Jennifer’s web site contains many tools for online activists to learn more about the play space. She even offer a free spread-sheet bibliography of resources for you.



The Rise of Digital Repression
Streamed live on Apr 29, 2021

Steven Feldstein on his new book, “The Rise of Digital Repression: How Technology is Reshaping Power, Politics, and Resistance”, in conversation with Josh Chin, moderated by Anne Applebaum.

Digital repression belies democracy in India, says report

Digital repression belies democracy in India, says report

A study by Stanford University reported 134 instances of network shutdowns or digital sieges in India in 2018 alone and over a 100 sieges in 2017.

April 06, 2019 by Peoples Dispatch

“Of Blackouts and Bandhs: The Strategy and Structure of Disconnected Protest in India”




You probably never experienced water stress for more than an hour or two. Thirsty? Enjoy a cold glass of drinking water. Worried about disease? Wash your hands. Except in Africa, the United Nations reports hundreds of millions of people can’t find enough water to do either one. The new UN University assessment, just out for World Water Day 2022, says: “The overall low state of provision of personal and communal hygiene services in Africa is a major water security problem in the context of the ongoing COVID-19 pandemic and its deadly effects.”

Water insecurity means personal hardship for men, women and children. Lack of water can lead to civil unrest, mass migration, wars, and diseases that spread to every continent. Yes, we do need to know, and to care.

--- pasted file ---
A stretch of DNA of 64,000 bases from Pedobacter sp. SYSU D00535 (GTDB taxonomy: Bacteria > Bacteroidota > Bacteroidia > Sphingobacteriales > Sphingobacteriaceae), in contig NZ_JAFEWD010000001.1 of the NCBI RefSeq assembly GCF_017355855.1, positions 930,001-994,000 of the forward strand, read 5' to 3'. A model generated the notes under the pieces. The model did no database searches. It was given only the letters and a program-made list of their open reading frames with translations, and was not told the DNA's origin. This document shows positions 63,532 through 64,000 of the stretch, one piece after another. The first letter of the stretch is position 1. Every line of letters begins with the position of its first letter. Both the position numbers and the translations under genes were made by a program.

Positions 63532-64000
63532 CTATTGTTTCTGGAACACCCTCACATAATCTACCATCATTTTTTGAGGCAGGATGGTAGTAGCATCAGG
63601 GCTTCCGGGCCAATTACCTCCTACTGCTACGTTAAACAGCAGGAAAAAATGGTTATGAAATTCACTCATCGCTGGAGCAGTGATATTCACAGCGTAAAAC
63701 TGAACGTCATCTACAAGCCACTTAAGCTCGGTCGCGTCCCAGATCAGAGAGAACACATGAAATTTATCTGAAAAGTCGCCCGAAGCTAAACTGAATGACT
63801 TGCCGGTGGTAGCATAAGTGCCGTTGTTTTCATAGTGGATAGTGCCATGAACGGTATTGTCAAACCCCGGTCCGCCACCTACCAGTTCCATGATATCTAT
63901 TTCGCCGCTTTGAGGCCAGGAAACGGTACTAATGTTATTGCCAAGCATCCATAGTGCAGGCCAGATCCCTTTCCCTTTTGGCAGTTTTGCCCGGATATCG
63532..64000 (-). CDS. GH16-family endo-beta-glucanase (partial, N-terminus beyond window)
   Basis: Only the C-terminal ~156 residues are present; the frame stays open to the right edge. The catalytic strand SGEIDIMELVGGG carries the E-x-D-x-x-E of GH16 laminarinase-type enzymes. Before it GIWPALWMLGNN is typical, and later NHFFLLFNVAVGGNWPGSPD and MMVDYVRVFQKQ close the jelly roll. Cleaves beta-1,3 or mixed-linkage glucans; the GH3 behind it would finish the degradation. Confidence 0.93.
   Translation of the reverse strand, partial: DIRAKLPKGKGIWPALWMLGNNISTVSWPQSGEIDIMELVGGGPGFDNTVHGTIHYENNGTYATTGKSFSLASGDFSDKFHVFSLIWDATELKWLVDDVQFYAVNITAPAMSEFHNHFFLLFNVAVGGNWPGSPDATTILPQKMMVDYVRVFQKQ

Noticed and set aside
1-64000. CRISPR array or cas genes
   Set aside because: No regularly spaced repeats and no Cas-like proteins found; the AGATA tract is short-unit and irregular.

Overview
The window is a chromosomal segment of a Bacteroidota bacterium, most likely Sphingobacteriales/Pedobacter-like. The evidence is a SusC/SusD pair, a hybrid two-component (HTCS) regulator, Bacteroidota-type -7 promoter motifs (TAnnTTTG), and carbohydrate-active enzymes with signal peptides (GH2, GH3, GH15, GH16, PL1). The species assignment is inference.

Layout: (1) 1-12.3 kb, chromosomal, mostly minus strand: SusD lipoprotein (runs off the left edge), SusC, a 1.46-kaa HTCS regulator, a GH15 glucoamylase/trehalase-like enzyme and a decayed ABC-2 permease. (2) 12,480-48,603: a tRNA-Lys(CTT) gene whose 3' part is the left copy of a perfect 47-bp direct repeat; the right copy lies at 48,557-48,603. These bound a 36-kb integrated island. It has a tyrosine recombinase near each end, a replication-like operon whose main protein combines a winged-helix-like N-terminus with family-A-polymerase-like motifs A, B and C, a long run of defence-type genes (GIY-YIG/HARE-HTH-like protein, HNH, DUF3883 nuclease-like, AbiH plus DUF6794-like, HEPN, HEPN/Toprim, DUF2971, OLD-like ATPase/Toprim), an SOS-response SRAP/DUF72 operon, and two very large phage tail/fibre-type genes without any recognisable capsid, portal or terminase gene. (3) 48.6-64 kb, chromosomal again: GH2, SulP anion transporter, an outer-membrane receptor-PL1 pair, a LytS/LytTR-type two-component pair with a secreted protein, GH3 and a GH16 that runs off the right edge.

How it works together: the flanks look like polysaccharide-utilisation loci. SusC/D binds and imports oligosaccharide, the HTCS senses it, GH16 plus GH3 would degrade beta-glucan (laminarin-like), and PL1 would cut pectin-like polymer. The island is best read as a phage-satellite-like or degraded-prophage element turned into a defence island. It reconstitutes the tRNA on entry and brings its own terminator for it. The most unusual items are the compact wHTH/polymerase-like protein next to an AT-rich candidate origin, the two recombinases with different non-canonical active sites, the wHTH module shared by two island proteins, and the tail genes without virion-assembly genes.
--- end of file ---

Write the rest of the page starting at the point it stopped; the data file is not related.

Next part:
How big is water scarcity on Earth’s second largest continent? We barely know. The best picture so far is just came out in the March 2022 report “Water Security in Africa: A Preliminary Assessment”.

Water Security in Africa: A Preliminary Assessment


We reached one of the report’s co-authors, Dr. Duminda Perera. A civil engineer from Sri Lanka, Perera earned his Doctorate in Urban and Environmental Engineering from Kyushu University, in Japan. Now he is Senior Researcher for Hydrology & Water Resources at the United Nations University, and Adjunct Professor at both University of Ottawa & McMaster University in Canada.

Duminda Perera

Listen to or download this 21 minute interview with Duminda Perera in CD Quality or Lo-Fi


Until recently, we had no clear idea how bad African water stress is. Some governments do not collect statistics or measurements, and funding to investigate is scarce. That is why a new study from UNEP, the United Nations Environment Program, is a welcome first step. We get our first solid picture of how serious African water shortages have become. Almost a third of people in Africa do not have “basic drinking water service”.

Sadly, many people in North America imagine Africans still in a jungle or desert Oasis. The reality is about 50 percent of Africans live in urban areas, including large cities. We recall “Zero Day”, the day when Capetown South Africa expected to run out of water.

The Economist is one of several sources projecting Africa’s population will double by 2050. If water cannot keep up now, and progress is slow to nil, that doesn’t look good does it? Is it too harsh to say Africa’s water security problems can never be solved without population control?